Ever seen someone make a facial expression so at odds with the tone of the conversation and yet so quick that you immediately wondered whether you’d just made it up?
You probably forgot all about it a few days later, but here I am, bringing it all back to the surface.
And that’s because that one moment of perceptiveness might point to an amazing quality you may not even know you possess: an uncanny ability to read people, especially when it comes to microexpressions, which are involuntary and quick expressions that show people’s true emotions before they attempt to cover them up.
Keen to learn more?
If you notice these 7 microexpressions, you are incredible at reading people’s emotions – even if they try to conceal them.
1) Flash of anger
Research shows that anger is one of the emotions that can be spotted most effectively, presumably because our basic instinct is to try to predict danger and avoid it if possible.
However, that doesn’t mean that everyone notices an anger-related microexpression. They’re called microexpressions for a reason, after all – since they usually only last for half a second, they’re super easy to miss.
And that’s where you come in!
If you’re excellent at reading others, you’ve probably had moments in the past when you noticed someone getting angry even though they quickly tried to cover it up and act like nothing was going on.
Just to be sure, though, here’s a quick checklist of what anger looks like when we break it all down:
- Lips are pressed together
- The jaw juts out
- Eyes either bulge or stare very intensely
- Eyebrows are lowered
Lowered eyebrows are the most important sign of anger because that’s what firmly distinguishes anger from other microexpressions, such as surprise or fear.
2) Hint of fear
And speaking of fear, let’s take a deep dive into our microexpression number two!
Imagine you’re scared of something, but you immediately realize you should shut down your fear and try to appear brave or nonchalant, either to avoid scaring somebody else or to seem braver than you feel on the inside.
In that case, you might involuntarily pull the fear microexpression, which consists of half a second of:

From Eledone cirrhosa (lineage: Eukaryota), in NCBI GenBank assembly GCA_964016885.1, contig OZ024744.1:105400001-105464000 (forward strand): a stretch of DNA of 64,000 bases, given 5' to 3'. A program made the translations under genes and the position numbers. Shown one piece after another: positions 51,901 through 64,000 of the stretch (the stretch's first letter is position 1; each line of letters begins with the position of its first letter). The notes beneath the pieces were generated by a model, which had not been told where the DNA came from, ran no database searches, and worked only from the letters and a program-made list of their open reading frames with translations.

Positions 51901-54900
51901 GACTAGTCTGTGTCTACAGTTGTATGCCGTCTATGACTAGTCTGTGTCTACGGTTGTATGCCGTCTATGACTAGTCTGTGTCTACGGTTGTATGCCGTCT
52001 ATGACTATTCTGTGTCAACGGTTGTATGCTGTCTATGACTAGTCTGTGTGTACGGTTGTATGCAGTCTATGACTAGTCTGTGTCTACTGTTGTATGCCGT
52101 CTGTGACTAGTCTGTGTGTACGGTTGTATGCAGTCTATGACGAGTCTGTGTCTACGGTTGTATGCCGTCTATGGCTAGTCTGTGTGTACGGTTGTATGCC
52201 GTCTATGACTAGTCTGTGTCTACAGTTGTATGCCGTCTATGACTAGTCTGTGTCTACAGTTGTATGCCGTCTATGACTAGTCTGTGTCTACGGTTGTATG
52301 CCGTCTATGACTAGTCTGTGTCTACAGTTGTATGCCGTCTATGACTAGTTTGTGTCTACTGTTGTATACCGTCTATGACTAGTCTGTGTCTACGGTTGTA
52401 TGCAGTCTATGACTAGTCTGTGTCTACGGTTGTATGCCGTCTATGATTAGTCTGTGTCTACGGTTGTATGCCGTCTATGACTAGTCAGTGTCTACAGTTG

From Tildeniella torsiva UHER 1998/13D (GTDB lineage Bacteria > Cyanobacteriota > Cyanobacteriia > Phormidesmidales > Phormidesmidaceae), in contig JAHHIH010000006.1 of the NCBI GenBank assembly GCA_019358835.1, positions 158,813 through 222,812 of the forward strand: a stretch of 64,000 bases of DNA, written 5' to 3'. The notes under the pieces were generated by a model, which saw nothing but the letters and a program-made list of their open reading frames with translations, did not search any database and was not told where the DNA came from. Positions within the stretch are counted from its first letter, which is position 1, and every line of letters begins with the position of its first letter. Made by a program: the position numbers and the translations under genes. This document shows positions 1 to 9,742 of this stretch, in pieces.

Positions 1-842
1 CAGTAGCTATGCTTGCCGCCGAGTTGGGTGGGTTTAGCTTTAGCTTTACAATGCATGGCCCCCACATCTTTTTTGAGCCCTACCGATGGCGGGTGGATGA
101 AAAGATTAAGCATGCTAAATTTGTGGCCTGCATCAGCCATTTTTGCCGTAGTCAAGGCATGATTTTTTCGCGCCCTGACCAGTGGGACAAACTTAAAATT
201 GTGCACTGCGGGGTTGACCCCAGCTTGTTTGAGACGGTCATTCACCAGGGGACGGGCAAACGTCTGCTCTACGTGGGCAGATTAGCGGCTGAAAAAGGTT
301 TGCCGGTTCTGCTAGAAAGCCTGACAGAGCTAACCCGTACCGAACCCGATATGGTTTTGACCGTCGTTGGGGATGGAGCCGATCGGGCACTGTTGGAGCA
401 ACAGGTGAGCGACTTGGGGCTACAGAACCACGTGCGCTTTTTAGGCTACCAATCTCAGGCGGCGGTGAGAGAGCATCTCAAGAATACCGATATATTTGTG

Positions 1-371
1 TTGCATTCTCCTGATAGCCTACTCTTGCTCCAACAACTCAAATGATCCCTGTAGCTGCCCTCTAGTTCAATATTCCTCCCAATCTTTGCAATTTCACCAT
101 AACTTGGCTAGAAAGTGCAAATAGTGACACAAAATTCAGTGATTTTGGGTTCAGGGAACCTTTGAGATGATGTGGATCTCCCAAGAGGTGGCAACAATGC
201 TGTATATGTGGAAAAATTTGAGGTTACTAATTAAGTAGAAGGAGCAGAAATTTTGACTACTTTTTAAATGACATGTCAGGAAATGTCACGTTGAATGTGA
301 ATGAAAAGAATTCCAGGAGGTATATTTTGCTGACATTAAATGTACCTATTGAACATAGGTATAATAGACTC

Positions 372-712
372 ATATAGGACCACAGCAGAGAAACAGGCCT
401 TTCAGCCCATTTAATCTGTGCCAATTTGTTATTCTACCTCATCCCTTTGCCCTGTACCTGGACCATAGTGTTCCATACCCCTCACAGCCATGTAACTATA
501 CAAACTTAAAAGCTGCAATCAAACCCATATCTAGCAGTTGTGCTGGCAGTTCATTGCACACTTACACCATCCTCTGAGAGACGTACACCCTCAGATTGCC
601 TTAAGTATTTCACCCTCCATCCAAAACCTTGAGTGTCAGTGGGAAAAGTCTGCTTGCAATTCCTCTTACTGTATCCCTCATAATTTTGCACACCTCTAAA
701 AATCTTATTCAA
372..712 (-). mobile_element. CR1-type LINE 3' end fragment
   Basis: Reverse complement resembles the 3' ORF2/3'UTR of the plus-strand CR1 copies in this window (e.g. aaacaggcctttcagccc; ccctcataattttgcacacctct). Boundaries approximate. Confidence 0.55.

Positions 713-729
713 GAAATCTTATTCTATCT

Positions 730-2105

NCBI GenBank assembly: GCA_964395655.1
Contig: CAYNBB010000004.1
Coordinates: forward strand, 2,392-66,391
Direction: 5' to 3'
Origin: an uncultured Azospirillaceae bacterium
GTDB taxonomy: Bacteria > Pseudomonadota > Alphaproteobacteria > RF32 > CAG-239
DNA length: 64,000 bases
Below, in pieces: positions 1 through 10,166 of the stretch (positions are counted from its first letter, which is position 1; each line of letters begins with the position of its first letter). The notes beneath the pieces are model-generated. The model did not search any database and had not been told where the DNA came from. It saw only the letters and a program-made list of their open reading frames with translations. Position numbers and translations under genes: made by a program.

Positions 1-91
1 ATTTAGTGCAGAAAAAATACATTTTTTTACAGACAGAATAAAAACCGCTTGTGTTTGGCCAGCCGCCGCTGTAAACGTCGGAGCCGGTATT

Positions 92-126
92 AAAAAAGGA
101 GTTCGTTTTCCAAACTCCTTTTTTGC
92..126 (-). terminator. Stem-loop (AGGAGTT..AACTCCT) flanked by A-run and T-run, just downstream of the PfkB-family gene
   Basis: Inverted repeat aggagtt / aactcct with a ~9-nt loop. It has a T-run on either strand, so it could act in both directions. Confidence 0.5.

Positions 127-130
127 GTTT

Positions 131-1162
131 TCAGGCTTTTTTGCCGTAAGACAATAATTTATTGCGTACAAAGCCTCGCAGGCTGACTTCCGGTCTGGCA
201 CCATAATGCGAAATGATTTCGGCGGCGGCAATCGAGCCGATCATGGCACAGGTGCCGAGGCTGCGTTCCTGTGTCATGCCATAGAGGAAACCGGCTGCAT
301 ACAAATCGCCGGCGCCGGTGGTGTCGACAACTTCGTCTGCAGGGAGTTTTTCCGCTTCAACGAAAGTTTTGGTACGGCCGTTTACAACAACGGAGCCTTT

- Raised flat eyebrows
- Wrinkles between the eyebrows
- Open mouth
- Widened eyes
When your eyes widen in fear, your body is actually trying to expand your field of vision to help you take note of any danger in the vicinity.
An open mouth often results from the initial shock before fear sets in, and if you’ve noticed many people cover their mouths after a short burst of fear, you may have seen a microexpression before the person in question attempted to conceal just how afraid they were.
This is because covering one’s mouth is a way for us to hide our true feelings and make ourselves feel less vulnerable.
3) Burst of surprise
While shock usually carries negative connotations and tends to occur before fear takes center stage, surprise is more ambivalent. After all, being “pleasantly surprised” is a thing.
What’s more, since surprise leads to raised and curved eyebrows, it might actually have a positive effect on the people around you – research has shown that high eyebrows signal trustworthiness.
This makes sense as the final stage of feeling surprised is usually the tendency to share it with somebody else, and humans absolutely love sharing, especially if the surprise is positive.
This is what a surprise microexpression looks like in a nutshell:
- Raised and curved eyebrows
- Long wrinkles across the forehead
- Open mouth (but there’s usually no tension because the jaw drops)
- Widened eyes